Yes, stress can cause mouth numbness. When you are stressed, your muscles can tense up, including those in your face and jaw, which can put pressure on nerves and cause numbness or tingling sensations in the mouth. Additionally, stress can cause hyperventilation, leading to a drop in carbon dioxide levels in the blood and causing numbness or tingling in your oral cavity.
Can Dehydration Cause Numbness In The Mouth?
Yes, dehydration can cause numbness in the mouth. When the body is dehydrated, it can affect the function of nerves, leading to numbness or tingling sensations in the mouth or other parts of the body. It can also cause your mouth to dry, which causes many different oral sensations.
Is A Numb Mouth A Symptom Of COVID?
While a numb mouth is not a common symptom of COVID-19, it is possible that it could be a symptom of the virus in some cases. COVID-19 can cause various neurological symptoms, including tingling or numbness in various parts of the body. If you experience a numb mouth along with other COVID-19 symptoms, such as fever, cough, or loss of taste or smell, you should get tested to rule out the possibility of infection.
Can Migraine Cause Mouth Numbness?
Although it is less common, migraines can sometimes cause numbness or tingling in the mouth. This is because when the brain is overstimulated during a migraine, it can cause abnormal nerve activity and lead to sensations of numbness or tingling in the face and mouth. If you experience this symptom along with other signs of a migraine, such as a headache and sensitivity to light, you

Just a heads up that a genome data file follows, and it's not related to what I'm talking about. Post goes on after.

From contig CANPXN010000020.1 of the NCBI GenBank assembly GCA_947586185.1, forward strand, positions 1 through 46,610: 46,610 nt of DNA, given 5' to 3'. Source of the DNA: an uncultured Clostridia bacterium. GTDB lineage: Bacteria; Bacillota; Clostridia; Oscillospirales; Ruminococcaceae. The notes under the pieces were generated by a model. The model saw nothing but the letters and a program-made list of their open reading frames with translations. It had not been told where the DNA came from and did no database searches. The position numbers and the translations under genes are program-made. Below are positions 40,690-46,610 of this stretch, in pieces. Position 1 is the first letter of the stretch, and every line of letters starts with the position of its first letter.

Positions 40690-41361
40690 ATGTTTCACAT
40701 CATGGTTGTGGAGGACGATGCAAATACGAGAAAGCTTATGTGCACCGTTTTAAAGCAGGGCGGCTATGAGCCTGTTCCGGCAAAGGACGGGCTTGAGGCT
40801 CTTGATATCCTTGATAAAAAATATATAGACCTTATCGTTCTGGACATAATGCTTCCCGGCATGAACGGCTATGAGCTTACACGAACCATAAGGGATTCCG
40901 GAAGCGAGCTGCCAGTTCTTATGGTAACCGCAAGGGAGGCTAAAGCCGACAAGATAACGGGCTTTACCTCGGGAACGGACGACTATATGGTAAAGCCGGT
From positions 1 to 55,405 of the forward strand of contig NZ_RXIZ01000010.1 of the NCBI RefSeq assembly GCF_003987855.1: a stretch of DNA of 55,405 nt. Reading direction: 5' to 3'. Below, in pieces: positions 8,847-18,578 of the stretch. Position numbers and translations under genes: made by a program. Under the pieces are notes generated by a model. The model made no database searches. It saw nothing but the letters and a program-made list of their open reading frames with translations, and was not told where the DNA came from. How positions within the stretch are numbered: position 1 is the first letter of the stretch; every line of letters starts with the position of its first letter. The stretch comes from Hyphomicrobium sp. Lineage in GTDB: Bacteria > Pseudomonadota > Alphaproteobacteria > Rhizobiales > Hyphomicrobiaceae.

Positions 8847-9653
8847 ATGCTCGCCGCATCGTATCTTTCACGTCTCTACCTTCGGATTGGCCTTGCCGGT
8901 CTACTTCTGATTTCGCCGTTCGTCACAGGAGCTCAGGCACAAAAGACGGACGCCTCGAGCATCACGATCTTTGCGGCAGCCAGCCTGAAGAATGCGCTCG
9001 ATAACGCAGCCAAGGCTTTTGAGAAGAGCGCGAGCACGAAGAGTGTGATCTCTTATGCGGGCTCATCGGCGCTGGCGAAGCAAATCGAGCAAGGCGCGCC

How Long Does Numbness Last?
The duration of mouth numbness can vary depending on the underlying cause. In some cases, it may be temporary and resolve on its own within a few minutes or hours. In other cases, it may be more persistent and require medical treatment to resolve.
What If My Mouth Is Still Numb After Five Hours?
Persistent numbness can be a sign of nerve damage or other underlying medical conditions that require medical intervention. However, five hours is not necessarily an indication of a long-term problem. If your numb mouth persists after five hours, paying close attention to your condition and monitoring its healing progress is best. If you notice your condition begins to worsen after a day or two, contact your doctor for further evaluation and treatment.